Man spends last day alive at a Jobcentre being told he’s ‘fit to work’. He dies on the way home

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A man collapsed and died in the street on the way home from the Jobcentre on 12 December. He had been declared ‘fit for work’.

Lawrence Bond suffered a fatal heart attack shortly after leaving the Kentish town Jobcentre, reports The Camden New Journal. The 56-year-old had longstanding health problems such as difficulty with mobility and breathing.

Last year, the Department of Work and Pensions (DWP) cut Bond’s Employment and Support Allowance (ESA). This happened after US private firm Maximus carried out his Work Capability Assessment (WCA) in July. The DWP turned down a subsequent appeal. His sister, Iris Green, said that Bond was waiting for the outcome of a second appeal when he died.

Bond’s situation

Bond had suffered prolonged health problems, associated with being heavily overweight. But in turn, his obesity may have been linked to his mental health problems.

Green said she thought he “suffered from anxiety all his life”. She said things got worse after he lost his last long-term job two years ago, and “his weight and unfitness made him unemployable”.

She continued:

[he] held down regular jobs and was never out of work from the age of 16 when he trained as a car mechanic, then did computer studies and went to companies fixing computers, photocopiers, cash tills – so he had his van which he felt safe in – but, of course, his diet was shocking so he put on weight.

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Bond was distressed about a lack of treatment for his mental health issues, his sister said:

His anxiety was getting worse as he could not pay bills and was afraid to leave home to go to the shops. Two referrals his GP had made for mental health services had been lost and he said he felt annoyed about that.

He functioned very well when he had a job, and money, and a van and functioned as a productive tax-paying member of society, but he was frustrated that, although he was an intelligent person, he could not seem to get his needs met.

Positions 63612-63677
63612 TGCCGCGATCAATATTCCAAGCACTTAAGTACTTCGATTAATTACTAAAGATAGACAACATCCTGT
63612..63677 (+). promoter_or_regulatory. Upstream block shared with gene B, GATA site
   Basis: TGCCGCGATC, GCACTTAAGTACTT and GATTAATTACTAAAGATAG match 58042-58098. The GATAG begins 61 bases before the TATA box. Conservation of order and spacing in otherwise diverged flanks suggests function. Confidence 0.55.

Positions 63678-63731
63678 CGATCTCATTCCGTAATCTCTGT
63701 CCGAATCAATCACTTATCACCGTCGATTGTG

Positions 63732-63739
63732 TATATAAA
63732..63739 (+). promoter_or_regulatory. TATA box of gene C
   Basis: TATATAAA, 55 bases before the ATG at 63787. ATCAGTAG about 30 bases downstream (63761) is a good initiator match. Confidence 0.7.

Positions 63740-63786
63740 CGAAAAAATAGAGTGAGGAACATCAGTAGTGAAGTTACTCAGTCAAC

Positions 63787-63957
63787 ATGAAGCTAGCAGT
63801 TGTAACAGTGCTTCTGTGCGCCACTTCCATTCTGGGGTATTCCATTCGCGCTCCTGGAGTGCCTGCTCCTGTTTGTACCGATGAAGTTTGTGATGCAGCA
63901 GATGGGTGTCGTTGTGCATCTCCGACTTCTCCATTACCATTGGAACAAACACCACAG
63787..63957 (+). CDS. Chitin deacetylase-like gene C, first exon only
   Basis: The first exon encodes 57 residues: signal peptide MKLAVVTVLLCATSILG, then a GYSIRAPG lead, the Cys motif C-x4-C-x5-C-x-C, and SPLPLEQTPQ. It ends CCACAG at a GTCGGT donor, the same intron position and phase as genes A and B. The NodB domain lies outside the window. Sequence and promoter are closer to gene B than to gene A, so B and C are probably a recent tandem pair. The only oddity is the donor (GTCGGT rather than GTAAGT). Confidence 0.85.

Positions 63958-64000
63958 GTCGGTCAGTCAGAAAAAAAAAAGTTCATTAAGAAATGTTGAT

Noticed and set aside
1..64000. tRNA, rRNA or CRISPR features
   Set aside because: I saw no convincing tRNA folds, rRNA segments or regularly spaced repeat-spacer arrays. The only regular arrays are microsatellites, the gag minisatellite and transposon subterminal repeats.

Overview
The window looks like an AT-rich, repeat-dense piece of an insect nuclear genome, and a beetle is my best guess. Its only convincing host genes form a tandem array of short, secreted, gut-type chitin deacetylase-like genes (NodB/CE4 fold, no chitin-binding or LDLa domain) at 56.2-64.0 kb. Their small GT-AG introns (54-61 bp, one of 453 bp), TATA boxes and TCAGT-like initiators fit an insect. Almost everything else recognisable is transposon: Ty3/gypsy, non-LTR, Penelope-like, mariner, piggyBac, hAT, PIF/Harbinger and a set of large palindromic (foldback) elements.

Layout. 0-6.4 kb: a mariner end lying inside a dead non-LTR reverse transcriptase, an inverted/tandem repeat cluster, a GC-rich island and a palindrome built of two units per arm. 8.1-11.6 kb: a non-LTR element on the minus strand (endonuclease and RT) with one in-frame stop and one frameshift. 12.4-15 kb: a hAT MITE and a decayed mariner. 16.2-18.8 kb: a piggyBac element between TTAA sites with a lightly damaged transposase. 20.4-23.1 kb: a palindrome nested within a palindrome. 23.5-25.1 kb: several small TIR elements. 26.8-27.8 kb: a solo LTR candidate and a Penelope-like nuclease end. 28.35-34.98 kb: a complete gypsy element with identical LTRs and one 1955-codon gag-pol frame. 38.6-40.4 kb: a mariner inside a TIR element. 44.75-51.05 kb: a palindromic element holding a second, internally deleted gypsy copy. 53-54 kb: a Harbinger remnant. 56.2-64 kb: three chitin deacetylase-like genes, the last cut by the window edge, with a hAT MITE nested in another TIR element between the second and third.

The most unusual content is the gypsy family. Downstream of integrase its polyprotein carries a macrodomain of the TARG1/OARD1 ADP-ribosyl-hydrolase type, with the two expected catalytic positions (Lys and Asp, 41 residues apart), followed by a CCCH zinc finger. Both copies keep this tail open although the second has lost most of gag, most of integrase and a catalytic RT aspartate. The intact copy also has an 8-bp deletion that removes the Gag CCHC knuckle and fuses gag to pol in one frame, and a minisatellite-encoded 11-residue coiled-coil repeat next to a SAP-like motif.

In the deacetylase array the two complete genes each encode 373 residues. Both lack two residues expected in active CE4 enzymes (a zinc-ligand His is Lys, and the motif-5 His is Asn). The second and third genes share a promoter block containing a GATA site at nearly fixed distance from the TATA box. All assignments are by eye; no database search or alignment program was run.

She expressed concern about the controversial Work Capability Assessment, and called for change:

I realise that the reception staff have no clinical knowledge or responsibility for doing it, but the rules need to be changed so that they have the right and discretion when they see a human being turning up in physical distress to flag the situation up and ask for urgent re-assessment.

Mental health and WCAs

The WCA process seems to be failing Bond and others in our society. A doctor who carried out WCAs for Maximus issued a damning indictment of the process, alleging the system was “severely flawed”. The Guardian reported that the doctor said the problems include:

unreasonable targets leading to poor quality assessments; not enough specialists in mental health; and tests that are too subjective and often skewed against the claimant.

The doctor, who wished to remain anonymous, said:

There may be cases where a person was seriously unwell, but within the criteria in the assessment, I would have to classify them as well.

Numerous studies have produced worrying statistics on the relationship between WCAs and mental health. Research from the universities of Liverpool and Oxford found that the Conservative DWP’s fit-to-work tests for sick and disabled people have coincided with 590 “additional” suicides, 279,000 cases of mental illness, and 725,000 more prescriptions for antidepressants. And research by the mental health charity ReThink found that a staggering 21% of GP patients had experienced suicidal thoughts due to the stress of WCAs.

Time for change

Speaking about Bond’s death, a DWP spokesman said:

The local Jobcentre had been supporting Mr Bond and our sympathies are with his family at this difficult time.

ESA decisions are made following a thorough assessment and after considering all of the evidence, including that provided by a claimant’s doctor or other medical professionals. Anyone who disagrees with a decision can ask for it to be reconsidered, and if they still disagree they can appeal.

According to the UN Food and Agriculture Organisation, one in four British adults is obese like Bond was. We must address the root causes of this widespread issue. If the government dedicated proper support to people, perhaps Bond may have continued to be a “productive taxpaying member of society”. But most importantly, he might still be alive today.

Get Involved!

Contact your MP to express any concerns.

Support Boycott Workfare – who campaign tirelessly on stopping people working for free.

– Support Disabled People Against Cuts (DPAC).

Featured image via Flickr

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